It’s been a while since I’ve crocheted anything so I used the tutorial from Purl Soho as a refresher. I started with one granny square to place at my shoulder to see how wide I wanted it to be there. A 4″ (10.2 cm) granny square with 4-rounds (in the yarn weight and needle size I chose) ended up being a great width at the shoulder for me.
I crocheted the first 3 rounds in different yarn colors but made the last round the same color – feel free to experiment! Keep in mind that when you seam the squares together, the seams will be more visible if your final round isn’t all the same color.
Throughout the process I would safety pin my squares together to check the fit. This was a little time-consuming but it helped me to know how many squares I needed to make to get the fit I wanted.
In total, I made 25 granny squares and laid them out like the picture below. The back has one more row than the front and I have only one square to connect at the sides. If you want more ease on the sides, you can add another square, or even connect the sides with crochet rows.
I then whip-stitched them together but use whatever method you prefer. I found it easiest to connect the squares in rows first, and then seam the rows to each other. You could weave in all your loose ends now if you want to get this part out of the way now (I didn’t…and did them all at once at the very end – This is for sure the most time-consuming part).
Pick up stitches for the collar
After all the seaming was done, I tried it on again to double check the fit, and then it was time to pickup stitches for the ribbing at the neck and arms! I chose to knit the ribbing, but there are other options you could choose to finish the edges. I know there is a way to crochet ribbing or a simple edge stitch – just depends on the look you want!
Pick up 76 stitches (total) in each chain stitch around with 4 in each corner. I ended up adding 4 single crochet stitches at the corners to help round out the neckline and make it easier to pick up (see photo above). You may have to experiment here depending on how big or small you want your neckline circumference.
K1, P1 for 4 rounds.
Then knit the set-up rounds for the tubular bind-off for knitting in the round as follows: (you can skip these set-up rounds if you choose to bind-off with a different method)
Round 1 – [K1, Slip 1 wyif] repeat until end of round (Knit the knit stitches and slip the purl stitches with yarn in front)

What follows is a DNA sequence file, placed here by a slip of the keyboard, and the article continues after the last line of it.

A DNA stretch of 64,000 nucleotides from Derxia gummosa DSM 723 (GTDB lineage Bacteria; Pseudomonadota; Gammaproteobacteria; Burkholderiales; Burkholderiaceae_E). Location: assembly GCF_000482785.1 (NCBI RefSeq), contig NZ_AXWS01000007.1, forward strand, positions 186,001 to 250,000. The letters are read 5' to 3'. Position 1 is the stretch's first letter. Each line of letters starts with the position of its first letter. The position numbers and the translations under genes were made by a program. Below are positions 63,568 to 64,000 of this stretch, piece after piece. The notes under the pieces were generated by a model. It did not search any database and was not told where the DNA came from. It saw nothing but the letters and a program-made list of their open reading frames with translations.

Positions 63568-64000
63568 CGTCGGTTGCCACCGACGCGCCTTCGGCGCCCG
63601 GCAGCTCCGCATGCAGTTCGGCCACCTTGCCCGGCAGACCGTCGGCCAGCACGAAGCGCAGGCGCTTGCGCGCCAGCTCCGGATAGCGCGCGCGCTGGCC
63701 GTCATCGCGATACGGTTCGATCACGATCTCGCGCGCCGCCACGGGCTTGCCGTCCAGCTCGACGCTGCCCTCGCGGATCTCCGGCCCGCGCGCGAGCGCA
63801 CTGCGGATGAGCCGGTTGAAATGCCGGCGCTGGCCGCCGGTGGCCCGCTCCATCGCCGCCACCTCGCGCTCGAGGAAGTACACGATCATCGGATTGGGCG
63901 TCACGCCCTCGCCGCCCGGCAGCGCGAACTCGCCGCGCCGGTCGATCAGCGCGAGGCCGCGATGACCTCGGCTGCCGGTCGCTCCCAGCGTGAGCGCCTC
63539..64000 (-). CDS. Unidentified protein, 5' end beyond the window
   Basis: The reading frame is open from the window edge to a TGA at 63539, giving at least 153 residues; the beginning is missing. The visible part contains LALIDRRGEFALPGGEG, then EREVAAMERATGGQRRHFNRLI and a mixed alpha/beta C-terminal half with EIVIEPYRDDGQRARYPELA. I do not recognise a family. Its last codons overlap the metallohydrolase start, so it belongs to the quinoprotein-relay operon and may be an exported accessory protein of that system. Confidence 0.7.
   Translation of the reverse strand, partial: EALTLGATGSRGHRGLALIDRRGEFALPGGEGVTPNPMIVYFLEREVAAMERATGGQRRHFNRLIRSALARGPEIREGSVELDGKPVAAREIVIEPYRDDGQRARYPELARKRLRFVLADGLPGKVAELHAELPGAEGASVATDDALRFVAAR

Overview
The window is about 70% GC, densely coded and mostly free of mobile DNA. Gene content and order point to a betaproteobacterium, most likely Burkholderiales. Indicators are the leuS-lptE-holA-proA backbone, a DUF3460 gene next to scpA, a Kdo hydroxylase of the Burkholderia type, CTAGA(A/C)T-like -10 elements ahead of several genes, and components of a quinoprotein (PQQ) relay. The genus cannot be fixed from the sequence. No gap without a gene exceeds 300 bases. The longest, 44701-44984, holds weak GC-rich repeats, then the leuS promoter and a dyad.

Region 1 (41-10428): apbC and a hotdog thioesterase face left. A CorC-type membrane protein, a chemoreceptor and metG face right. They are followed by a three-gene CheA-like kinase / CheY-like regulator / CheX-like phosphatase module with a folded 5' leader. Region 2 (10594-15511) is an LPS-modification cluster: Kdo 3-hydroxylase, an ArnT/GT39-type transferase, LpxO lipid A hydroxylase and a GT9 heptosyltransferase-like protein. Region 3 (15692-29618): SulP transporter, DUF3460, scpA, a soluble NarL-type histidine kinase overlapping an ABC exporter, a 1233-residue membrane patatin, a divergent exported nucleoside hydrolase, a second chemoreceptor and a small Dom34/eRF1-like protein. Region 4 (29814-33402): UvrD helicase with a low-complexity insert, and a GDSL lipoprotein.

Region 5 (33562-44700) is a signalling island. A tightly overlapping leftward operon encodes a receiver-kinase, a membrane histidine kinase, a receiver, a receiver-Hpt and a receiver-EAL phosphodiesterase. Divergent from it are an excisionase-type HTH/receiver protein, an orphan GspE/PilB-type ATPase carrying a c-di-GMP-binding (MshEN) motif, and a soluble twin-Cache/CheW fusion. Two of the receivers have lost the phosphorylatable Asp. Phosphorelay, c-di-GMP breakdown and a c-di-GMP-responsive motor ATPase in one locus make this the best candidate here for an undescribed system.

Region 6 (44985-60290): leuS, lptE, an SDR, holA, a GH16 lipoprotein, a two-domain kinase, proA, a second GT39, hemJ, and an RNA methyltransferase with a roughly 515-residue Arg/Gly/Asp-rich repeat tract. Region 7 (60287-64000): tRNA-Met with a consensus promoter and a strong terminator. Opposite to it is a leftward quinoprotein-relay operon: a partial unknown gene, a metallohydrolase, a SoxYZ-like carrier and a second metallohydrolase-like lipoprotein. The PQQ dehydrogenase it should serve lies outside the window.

Round 2 – [Slip 1 wyib, P1] repeat until end of round (Slip the knit stitch with yarn in back and purl the purl stitches)
Pick up stitches at the armholes
Pick up 124 stitches in each chain stitch around. Pick up about 3 stitches at each seam where the squares meet and 3 stitches in the corners. I also added 3 single crochet stitches in the corners like I did at the neckline.
K1, P1 for 4 rounds. Then knit the 2 set-up rounds for the tubular bind-off (see neckline step).
Bind off using the sewn tubular bind-off method.
Starting at the FRONT right, find the middle at the sides and pick up 71 stitches (or an ODD number of stitches) in each chain stitch. Then knit the hem as follows:
Knit for 11 rows or 2″ (or desired length).
Knit the 2 set-up rows for the tubular bind-off as follows: (When knitting flat, the steps are slightly different than when knitting in the round.)
For both rows – [K1, Slip 1 wyif] repeat until end of round (Knit the knit stitches and slip the purl stitches with yarn in front)
Bind off using the sewn tubular bind-off.
Repeat these steps for the BACK hem, picking up in the same stitch at the sides that you picked up at the front. This helps prevent a gap, but you can also add a few discreet stitches the top of the split.
Weave in remaining yarn ends (or if you’re like me, ALL the ends). Block and gently shape to desired measurements. Wear with pride! 🙂
There is something so classic and nostalgic to me about granny squares that I’ve only ever made into blankets. So now I’m very happy to have, essentially, a blanket I can wear and incorporate into my wardrobe!
I truly hope that this was helpful and that I laid it all out in a way that makes sense! Feel free to ask me any questions in the comments. And if you do make a version of the Agnes Sweater Vest, I would love to see it! You can use the hashtag #agnessweatervest or send me a pic through my Instagram, bethanylynne_makes. 🙂
Lastly, if you made it this far, thanks for reading! And happy crocheting / knitting!